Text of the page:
It is important to look at patterns as they emerge as well as compare them with historical data mined from your websites previous traffic patterns via site analytics.
Assigning performance benchmarks for keywords is one way to determine if you are maximizing exposure through the terms your site is optimized for. However aside from observation, knowing how to create the effect is (the ranking) is equally as important.
Posted by randfish
This may seem like old hat to many SEOs, but it’s a tip that never fails to get an "oh yeah!" during client meetings. The concept is simple – in any given search engine optmization campaign, you are naturally going to form a list of high-traffic, (perceived) high value keywords that are an idealistic goal for your site to dominate. For a site like SEOmoz, those might be the highly competitive terms like "SEO" or "Search Engine Optimization," while in a field like BuddyTV‘s it might be "tv shows" or "tv news."
The problem is that while these keyword searches seem like no-brainers, ranking for them can take a remarkable amount of effort on both the content and link building side. To warrant that investment, you need to know, from a business perspective, that financial returns will accompany the rankings. One great way to do this is to use paid search to investigate the likely ROI of visits from those keywords. Buy the keyword traffic for a few weeks or a month and measure visitors via a segmented tracking campaign (check out this post on action tracking to learn more). If the visits that arrive via those searches convert well and produce value, you know that a serious investment is warranted. If, however, they turn out to be tire-kickers and have a low propensity to produce returns, you can re-focus on higher ROI targets.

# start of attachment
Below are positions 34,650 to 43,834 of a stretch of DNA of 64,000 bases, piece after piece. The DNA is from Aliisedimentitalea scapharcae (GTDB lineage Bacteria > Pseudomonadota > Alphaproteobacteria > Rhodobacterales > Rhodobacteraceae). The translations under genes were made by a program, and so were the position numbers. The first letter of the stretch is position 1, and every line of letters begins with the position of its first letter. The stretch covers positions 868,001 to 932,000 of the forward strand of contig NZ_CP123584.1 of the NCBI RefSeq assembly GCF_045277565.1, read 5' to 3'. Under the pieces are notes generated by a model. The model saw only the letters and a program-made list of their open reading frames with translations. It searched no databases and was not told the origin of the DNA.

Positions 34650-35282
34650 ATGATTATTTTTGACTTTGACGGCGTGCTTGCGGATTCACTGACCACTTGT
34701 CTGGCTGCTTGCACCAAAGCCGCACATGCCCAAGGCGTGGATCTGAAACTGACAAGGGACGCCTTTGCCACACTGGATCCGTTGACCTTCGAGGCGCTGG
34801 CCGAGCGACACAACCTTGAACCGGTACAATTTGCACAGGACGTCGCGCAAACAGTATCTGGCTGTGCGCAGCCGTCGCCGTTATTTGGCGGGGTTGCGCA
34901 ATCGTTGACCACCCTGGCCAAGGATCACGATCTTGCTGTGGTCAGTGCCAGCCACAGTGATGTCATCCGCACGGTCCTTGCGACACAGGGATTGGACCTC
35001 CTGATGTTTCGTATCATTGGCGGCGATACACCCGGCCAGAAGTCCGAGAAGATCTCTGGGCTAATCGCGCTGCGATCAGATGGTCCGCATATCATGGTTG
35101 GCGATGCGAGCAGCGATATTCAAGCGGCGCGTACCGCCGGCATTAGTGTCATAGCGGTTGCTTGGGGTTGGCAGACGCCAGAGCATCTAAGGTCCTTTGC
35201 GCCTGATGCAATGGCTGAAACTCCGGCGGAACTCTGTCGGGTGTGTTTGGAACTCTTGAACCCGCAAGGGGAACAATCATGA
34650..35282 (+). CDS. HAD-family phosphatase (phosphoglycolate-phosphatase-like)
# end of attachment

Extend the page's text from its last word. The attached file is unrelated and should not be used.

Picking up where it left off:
There’s just a few valuable tips to bear in mind when you’re pursuing this process:
- Paid search traffic can behave differently than organic traffic, so don’t take the figures at 100% accuracy. Build in some room for error, and you’ll create far better expectations.
- When crafting your PPC campaign for test purposes, make sure to narrow to exact match so you don’t accidentally measure traffic that’s coming in for longer tail or modified versions of the search query. It’s great to do this and measure response in a PPC campaign, but with SEO, you won’t be able to naturally rank for those same variants unless you identify and target them individually.
- Make sure to narrow to a geographic area, especially if your keywords contain any potential local intent or local modifiers. Otherwise, you can seriously over/under-estimate.
- Keep seasonal variation/flux in mind. Use Microsoft’s Keyword Forecast or Google Insights for Search to help out. Volume fluctuations usually indicate shifting intent as well, so purchasing keywords in a down period can hamper the accuracy of your forecasts.
That’s it for this week’s headsmacker. I’ve got a very personal post I worked on during my plane flight back from LA this weekend coming soon (hopefully tomorrow), and we’re also launching our new blog etiquette guidelines and some explanations this week, so stay tuned!
BTW – If you somehow missed it, go back and check out Danny’s brilliant post from last week on analyzing the Top 100 Blogs. It flew under the radar a bit, but is worth a thorough examination.